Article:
If people were to see a series of SPCs go under, pessimistic sentiment would spread. Still, the government had better disclose, rather than hide, all the existing problems, and do so as quickly as possible. People would probably ask who are responsible for the problems and this question, of course, must be answered. But once we are through with such a process, we should stop counting the amount of money that was lost and start thinking how we can best deal with the situation. This would inevitably necessitate the injection of a substantial amount of taxpayers' money and the government should waste no time in taking appropriate fiscal steps.

We must not repeat the mistake we made with the debts left by the former Japanese National Railways (JNR). At the time of its privatization in 1987, it was expected that some ¥14 trillion (out of a total ¥25.5 trillion in long-term debts taken over by the Japanese National Railway Settlement Corp.) would become irrecoverable and have to be covered by taxpayers' money eventually. The JNRSC, however, was unable to sell its assets immediately as the government feared that such a move would add more fuel to the then-ongoing asset inflation. Consequently, the amount of debts ballooned to ¥28 trillion in 1998 when the JNRSC was dissolved with the government taking over the liability that was left behind. We must not let the same thing happen again.

In solving the hitherto unaddressed implicit debt problems, the government would have to secure more tax revenue from those who can afford it no matter how difficult that may be. Before asking them to accept a greater burden, however, the government needs to show that it has done all it can do to cut expenditures.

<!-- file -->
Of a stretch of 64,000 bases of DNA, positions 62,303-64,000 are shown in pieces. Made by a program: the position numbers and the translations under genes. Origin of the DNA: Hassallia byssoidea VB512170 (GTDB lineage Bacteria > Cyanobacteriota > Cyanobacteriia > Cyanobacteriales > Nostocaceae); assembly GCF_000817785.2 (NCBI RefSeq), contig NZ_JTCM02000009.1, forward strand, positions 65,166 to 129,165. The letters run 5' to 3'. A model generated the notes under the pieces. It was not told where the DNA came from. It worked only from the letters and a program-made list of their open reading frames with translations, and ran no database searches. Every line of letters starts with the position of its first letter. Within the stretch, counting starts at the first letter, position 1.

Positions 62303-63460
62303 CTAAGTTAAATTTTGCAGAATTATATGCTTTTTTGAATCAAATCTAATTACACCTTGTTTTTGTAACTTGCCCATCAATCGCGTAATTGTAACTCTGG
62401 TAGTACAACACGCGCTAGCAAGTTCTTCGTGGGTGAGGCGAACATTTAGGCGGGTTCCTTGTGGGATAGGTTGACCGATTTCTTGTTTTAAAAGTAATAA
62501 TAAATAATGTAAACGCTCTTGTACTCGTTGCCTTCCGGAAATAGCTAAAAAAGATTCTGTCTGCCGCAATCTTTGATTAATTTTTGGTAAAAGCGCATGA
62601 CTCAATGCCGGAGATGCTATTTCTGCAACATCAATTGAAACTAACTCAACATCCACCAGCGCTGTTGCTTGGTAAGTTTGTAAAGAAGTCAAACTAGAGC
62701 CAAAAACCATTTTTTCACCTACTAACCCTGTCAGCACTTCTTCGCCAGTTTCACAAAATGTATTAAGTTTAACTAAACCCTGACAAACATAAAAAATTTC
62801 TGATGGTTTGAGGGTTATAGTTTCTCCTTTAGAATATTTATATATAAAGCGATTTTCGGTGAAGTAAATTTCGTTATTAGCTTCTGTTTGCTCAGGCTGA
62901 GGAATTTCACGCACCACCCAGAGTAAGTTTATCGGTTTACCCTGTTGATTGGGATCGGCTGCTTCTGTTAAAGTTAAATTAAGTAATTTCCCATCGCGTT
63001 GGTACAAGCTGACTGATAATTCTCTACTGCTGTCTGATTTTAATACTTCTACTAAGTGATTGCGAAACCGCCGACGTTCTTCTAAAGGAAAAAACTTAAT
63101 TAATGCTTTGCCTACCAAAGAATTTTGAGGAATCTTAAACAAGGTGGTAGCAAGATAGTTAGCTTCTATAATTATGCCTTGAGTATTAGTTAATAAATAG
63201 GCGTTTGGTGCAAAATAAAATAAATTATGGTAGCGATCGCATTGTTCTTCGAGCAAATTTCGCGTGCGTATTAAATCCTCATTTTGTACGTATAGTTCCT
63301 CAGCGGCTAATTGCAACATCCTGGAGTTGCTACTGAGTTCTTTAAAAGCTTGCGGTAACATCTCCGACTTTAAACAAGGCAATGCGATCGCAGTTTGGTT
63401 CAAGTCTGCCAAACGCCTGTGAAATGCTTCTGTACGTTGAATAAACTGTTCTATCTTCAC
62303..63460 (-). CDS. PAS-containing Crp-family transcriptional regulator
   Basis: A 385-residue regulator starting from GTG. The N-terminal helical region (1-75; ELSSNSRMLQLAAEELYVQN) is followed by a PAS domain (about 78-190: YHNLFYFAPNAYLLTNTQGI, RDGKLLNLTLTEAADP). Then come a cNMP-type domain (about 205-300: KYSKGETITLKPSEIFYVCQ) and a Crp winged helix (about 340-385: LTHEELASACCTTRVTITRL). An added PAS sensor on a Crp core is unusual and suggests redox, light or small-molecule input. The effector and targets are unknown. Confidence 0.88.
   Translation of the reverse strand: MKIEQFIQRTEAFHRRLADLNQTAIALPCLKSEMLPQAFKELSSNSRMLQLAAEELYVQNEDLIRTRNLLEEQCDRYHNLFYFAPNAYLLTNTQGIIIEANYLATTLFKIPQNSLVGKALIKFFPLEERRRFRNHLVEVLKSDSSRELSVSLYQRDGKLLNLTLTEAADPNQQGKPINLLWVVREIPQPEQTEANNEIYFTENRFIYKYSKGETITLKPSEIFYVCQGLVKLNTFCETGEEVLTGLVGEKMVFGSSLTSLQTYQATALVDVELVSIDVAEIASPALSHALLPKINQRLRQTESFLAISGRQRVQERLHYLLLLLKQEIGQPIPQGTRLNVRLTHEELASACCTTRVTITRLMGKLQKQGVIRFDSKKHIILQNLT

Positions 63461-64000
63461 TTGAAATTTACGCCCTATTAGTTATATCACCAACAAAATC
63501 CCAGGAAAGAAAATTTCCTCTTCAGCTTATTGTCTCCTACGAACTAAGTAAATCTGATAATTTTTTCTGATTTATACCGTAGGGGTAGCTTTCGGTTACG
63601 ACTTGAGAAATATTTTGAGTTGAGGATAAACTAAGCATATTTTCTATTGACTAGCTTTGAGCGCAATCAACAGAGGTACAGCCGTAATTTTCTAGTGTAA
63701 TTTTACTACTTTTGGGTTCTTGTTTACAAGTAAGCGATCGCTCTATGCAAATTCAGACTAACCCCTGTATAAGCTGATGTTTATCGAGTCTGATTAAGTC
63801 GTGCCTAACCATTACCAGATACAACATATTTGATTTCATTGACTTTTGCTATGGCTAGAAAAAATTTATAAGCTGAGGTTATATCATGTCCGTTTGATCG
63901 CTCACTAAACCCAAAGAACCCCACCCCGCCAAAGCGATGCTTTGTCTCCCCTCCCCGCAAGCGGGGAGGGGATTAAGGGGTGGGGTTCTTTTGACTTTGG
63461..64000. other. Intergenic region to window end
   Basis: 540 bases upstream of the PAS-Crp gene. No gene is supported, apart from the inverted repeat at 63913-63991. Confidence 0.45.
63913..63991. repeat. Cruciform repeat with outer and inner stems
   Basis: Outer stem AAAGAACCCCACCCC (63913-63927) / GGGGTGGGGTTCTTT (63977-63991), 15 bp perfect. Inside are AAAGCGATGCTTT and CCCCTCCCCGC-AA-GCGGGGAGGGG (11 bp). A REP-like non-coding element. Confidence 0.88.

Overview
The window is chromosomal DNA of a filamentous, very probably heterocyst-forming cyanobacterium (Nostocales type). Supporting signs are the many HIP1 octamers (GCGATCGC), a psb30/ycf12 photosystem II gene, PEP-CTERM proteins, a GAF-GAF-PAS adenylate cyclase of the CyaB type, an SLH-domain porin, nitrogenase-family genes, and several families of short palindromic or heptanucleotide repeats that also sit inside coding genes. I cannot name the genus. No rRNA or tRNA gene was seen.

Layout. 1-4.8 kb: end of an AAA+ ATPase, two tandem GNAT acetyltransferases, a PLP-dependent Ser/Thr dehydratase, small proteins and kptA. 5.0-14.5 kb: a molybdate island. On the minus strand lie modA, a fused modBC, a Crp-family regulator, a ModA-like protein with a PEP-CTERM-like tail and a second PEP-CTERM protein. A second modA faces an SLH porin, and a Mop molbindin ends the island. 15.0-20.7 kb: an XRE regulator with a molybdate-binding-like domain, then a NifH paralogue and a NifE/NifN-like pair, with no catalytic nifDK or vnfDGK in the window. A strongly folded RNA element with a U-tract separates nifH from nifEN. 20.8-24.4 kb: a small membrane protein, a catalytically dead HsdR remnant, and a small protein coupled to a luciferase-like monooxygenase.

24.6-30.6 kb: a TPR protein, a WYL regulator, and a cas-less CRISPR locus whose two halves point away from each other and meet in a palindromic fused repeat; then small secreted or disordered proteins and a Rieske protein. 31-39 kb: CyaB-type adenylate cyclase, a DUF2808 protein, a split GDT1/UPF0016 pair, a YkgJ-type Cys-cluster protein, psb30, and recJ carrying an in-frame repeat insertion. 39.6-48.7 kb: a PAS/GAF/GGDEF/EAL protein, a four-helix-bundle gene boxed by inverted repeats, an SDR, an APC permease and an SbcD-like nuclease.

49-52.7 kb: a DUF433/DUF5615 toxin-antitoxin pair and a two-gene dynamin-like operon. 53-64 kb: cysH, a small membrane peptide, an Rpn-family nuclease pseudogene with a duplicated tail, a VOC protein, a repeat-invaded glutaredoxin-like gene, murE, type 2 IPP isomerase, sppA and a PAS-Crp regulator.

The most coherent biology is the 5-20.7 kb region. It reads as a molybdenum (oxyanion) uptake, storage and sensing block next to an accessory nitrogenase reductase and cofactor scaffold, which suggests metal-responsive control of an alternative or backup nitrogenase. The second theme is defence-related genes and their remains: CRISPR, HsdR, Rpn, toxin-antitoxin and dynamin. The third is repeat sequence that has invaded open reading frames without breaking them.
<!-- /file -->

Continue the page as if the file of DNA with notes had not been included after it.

RIETI Report: In achieving that end, what specific measures should the government take in the short term? Among those being proposed for the next fiscal year, what specific measures are you focusing on?

Doi: A proposal to increase the taxation of pension benefits, which has been put forward by the government's Tax Commission, is very much to the point. The idea is to ask rich elderly people to pay more taxes. Although the overall tax rates need to be raised, we cannot keep passing on the whole burden to the younger generation while letting most elderly people get away without paying any income tax. So, I do welcome the proposed increase of pension benefit taxation by means of lowering the maximum deductible amount.

Meanwhile, although some people are calling for the extension of the soon-to-expire special tax breaks for housing loans, I am opposed to the idea. Basically, I believe it is undesirable to use tax incentives to make people buy a specific item or property. Particularly with regard to the housing loan tax break, the impact is limited to bringing forward the timing at which people buy a house. Even if the government let the special scheme expire as planned, it is unlikely to bring any serious dampening effect on housing investments or the overall economy. People wishing to buy a house would do so sooner or later with or without the special scheme.

Deflation is the prime reason behind the stagnant housing investments. People wait to buy a house because they expect that prices will be lower next year. So, with or without tax breaks, once they begin to see signs of the ongoing deflation coming to an end, it will give a real push for housing investments.